It’s not uncommon to hear older adults refer to a woman as a girl.  The usual refrain is that they grew up in a different time.  That doesn’t make it any less excusable.  Most women younger than I am might take exception to being called a girl, even if they don’t necessarily express it.  To see something like that in a movie doesn’t make it any less grating, even if it is a reflection of the times.

When I finally got around to seeing Blazing Saddles recently, I had similar thoughts.  The movie wasn’t afraid to use derogatory terms and play racism for laughs.  Had it been released in the past decade, the movie would have required major rewrites.  Had it been someone other than Mel Brooks, I don’t know that the movie would have been made at all.

The story starts with a railroad tracks being laid.  When quicksand is discovered in the path of the construction, it’s determined that the easiest thing to do is to route the tracks through the nearby town of Rock Ridge.  Hedley Lamarr, who’s overseeing the project, wants to run the people out of town.  He sends some lackeys in to no effect.  Fortunately, he’s also the attorney general.  When he hears that the town needs a new sheriff, he convinces the governor to appoint a black man to the position.

Bart is the man who gets the job.  He knows he won’t have an easy time of it, but he’s scheduled to be executed at Lamarr’s request.  Sure enough, the residents of Rock Ridge don’t warm up to him.  Bart and Lamarr end up squaring off.  Bart has the grudging help of the townspeople as well as a sharpshooter known as The Waco Kid.  He also manages to get the help of the railroad workers.  Lamarr has all sorts of undesirables, including both Nazis and Klansmen.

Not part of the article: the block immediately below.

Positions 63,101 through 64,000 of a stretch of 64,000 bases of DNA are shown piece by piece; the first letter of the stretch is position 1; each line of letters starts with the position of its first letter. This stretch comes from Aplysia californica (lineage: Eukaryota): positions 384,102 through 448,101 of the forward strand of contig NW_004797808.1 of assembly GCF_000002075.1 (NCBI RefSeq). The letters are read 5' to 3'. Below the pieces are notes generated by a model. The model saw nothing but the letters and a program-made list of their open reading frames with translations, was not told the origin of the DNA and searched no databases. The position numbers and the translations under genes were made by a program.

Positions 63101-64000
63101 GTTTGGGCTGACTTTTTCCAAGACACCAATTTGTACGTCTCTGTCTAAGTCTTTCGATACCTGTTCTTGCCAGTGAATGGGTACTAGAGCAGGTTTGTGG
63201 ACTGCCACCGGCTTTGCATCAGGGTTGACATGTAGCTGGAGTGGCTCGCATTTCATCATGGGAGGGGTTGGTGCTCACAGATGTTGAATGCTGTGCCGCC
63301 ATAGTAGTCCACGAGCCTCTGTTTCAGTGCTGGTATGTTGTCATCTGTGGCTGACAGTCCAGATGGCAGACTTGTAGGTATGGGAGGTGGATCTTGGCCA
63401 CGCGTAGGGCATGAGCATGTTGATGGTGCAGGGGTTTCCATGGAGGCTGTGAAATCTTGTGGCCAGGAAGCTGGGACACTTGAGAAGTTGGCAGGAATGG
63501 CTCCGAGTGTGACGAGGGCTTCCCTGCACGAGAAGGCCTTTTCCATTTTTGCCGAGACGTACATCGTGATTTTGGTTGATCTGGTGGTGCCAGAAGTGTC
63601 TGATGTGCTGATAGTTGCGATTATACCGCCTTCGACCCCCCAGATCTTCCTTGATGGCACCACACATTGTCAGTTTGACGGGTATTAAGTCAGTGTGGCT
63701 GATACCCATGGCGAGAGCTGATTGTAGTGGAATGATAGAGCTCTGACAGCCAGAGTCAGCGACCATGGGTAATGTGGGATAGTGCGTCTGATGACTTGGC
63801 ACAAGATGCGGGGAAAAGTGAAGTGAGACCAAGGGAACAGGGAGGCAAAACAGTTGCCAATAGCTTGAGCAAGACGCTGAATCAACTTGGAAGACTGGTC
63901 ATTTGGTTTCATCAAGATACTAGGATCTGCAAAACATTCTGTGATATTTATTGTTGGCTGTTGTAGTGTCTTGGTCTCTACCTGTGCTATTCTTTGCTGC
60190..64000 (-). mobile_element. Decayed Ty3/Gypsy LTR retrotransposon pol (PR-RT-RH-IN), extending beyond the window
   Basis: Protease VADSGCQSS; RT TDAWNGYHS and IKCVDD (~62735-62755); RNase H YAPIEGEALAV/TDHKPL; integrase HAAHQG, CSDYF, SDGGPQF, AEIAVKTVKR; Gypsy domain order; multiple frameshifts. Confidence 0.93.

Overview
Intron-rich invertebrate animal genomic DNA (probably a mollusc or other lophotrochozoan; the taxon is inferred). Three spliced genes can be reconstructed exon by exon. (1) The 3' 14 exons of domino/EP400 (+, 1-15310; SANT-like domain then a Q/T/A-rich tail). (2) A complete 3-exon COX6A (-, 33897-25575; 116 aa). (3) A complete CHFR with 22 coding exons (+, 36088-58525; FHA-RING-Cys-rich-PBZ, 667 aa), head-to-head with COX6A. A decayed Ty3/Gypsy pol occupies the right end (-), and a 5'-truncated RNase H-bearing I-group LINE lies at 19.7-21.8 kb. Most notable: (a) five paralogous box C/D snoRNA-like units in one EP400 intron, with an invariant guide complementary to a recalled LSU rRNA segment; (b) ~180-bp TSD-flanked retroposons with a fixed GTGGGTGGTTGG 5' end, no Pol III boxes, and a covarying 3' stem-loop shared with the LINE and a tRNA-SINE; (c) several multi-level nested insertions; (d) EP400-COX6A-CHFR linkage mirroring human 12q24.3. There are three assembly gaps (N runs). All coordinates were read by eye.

Blazing Saddles is one of those movies that is popular enough to be referenced in popular culture, which is what prompted me to watch it in the first place.  I do kind of wonder what kind of reception it would get if it were made today.  I was just a little uncomfortable throughout most of the movie.  I’ve liked some of the movies Mel Brooks has produced, but not all of them.  (The only other one I remember strongly disliking was History of the World: Part I.)

I can’t really think of a modern analogue to this film.  There really isn’t anything that would operate on this level.  Many of the jokes seem somewhat crude and gratuitous.  Take the character Lili Von Shtupp.  Would you write a script where a character’s last name was Screw?  The only other movies I can think of might be the James Bond films, but even that wouldn‘t be a fair comparison.

If I was looking for a list of must-see movies, I don’t know that I’d include this one.  I might mention it as something to consider on your own, but I would add that it’s definitely not something for younger children.  Any parent would want to have a talk with their children before letting them watch this movie.  It’s not a movie that’s going to be for everyone.


Saturday, November 24, 2018

Bohemian Rhapsody (2018)

Sometimes, it’s difficult to tell exactly where something went wrong.  All of the components could work perfectly, yet give you a result that’s inadequate.  I think that the film Bohemian Rhapsody had one thing in common with the song:  Both were ambitious.  The problem is that the movie may have taken on too much for one movie.  Queen is such a legendary band with such a large catalogue of music that the story might have been better suited for a miniseries.

The movie covers a span of 15 years, starting with Farrokh Bulsara joining the band that was then known as Smile.  Bulsara took on the professional name of Freddy Mercury and rechristened the band as Queen.  The narrative skips ahead, making stops at various well-known songs.  The band is shown hitting new professional milestones, like going on tour or performing on an important show.  It ends with their 1985 performance at Live Aid.

My main problem is that the film didn’t really go into any detail.  It was like a stone skipping on water.  It would make contact with the story briefly before moving on to the next thing.  The final act is much better, but doesn’t really make up for the lack of substance overall.